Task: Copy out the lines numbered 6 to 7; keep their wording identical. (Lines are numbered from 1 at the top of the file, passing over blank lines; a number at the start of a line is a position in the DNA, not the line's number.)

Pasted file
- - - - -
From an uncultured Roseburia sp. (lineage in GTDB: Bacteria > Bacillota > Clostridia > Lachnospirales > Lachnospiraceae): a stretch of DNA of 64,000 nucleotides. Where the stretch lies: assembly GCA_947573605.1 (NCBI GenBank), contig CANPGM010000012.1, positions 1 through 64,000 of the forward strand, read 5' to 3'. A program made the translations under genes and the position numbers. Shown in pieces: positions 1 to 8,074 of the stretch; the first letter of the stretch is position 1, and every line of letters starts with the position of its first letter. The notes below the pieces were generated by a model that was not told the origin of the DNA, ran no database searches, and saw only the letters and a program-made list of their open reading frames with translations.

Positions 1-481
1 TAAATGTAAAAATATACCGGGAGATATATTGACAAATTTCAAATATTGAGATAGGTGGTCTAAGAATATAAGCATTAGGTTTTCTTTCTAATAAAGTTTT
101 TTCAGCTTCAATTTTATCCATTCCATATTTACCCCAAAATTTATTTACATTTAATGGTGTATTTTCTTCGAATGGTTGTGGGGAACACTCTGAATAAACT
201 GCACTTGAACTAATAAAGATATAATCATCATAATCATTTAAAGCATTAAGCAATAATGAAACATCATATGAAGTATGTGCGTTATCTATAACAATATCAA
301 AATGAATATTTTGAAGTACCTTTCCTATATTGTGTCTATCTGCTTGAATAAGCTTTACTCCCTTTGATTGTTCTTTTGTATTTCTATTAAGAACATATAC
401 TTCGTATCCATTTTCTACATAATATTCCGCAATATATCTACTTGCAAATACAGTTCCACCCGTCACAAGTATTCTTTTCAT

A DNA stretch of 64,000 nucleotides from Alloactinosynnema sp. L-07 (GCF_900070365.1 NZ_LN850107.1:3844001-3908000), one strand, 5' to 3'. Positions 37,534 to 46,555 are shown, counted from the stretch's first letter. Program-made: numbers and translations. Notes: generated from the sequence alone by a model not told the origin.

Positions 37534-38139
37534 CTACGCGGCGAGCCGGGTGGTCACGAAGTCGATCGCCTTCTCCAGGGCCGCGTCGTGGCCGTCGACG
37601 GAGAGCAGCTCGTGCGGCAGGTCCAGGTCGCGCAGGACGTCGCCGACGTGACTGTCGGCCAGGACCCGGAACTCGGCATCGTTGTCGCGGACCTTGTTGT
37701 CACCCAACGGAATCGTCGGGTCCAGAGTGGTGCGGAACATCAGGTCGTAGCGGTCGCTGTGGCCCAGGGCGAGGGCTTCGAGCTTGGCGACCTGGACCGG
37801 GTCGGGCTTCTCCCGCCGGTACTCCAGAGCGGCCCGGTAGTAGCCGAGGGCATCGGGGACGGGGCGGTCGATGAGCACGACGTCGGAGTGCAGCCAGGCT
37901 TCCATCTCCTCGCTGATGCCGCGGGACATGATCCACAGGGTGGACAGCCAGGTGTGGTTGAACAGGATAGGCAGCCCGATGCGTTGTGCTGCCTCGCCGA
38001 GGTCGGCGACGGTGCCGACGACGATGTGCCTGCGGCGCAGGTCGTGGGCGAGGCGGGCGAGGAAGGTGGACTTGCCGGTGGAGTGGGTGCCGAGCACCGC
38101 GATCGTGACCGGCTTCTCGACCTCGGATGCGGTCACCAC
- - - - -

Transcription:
301 AATGAATATTTTGAAGTACCTTTCCTATATTGTGTCTATCTGCTTGAATAAGCTTTACTCCCTTTGATTGTTCTTTTGTATTTCTATTAAGAACATATAC
401 TTCGTATCCATTTTCTACATAATATTCCGCAATATATCTACTTGCAAATACAGTTCCACCCGTCACAAGTATTCTTTTCAT